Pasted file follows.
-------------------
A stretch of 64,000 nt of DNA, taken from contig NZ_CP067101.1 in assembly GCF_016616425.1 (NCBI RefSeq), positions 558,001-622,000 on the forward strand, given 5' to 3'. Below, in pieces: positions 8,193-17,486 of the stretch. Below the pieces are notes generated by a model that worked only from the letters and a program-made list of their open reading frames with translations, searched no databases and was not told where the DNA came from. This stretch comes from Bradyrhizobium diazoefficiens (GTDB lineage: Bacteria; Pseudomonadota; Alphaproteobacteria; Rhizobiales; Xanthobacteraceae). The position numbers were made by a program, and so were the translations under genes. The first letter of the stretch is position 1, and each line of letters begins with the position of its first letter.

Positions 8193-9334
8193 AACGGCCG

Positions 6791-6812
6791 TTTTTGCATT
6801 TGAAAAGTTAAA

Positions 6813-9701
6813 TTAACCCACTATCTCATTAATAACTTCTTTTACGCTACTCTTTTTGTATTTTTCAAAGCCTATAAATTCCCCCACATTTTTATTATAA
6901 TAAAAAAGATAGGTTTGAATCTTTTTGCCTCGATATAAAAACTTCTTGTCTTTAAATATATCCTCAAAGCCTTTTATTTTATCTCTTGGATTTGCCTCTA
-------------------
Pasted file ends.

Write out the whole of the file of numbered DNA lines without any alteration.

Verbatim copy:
A stretch of 64,000 nt of DNA, taken from contig NZ_CP067101.1 in assembly GCF_016616425.1 (NCBI RefSeq), positions 558,001-622,000 on the forward strand, given 5' to 3'. Below, in pieces: positions 8,193-17,486 of the stretch. Below the pieces are notes generated by a model that worked only from the letters and a program-made list of their open reading frames with translations, searched no databases and was not told where the DNA came from. This stretch comes from Bradyrhizobium diazoefficiens (GTDB lineage: Bacteria; Pseudomonadota; Alphaproteobacteria; Rhizobiales; Xanthobacteraceae). The position numbers were made by a program, and so were the translations under genes. The first letter of the stretch is position 1, and each line of letters begins with the position of its first letter.

Positions 8193-9334
8193 AACGGCCG

Positions 6791-6812
6791 TTTTTGCATT
6801 TGAAAAGTTAAA

Positions 6813-9701
6813 TTAACCCACTATCTCATTAATAACTTCTTTTACGCTACTCTTTTTGTATTTTTCAAAGCCTATAAATTCCCCCACATTTTTATTATAA
6901 TAAAAAAGATAGGTTTGAATCTTTTTGCCTCGATATAAAAACTTCTTGTCTTTAAATATATCCTCAAAGCCTTTTATTTTATCTCTTGGATTTGCCTCTA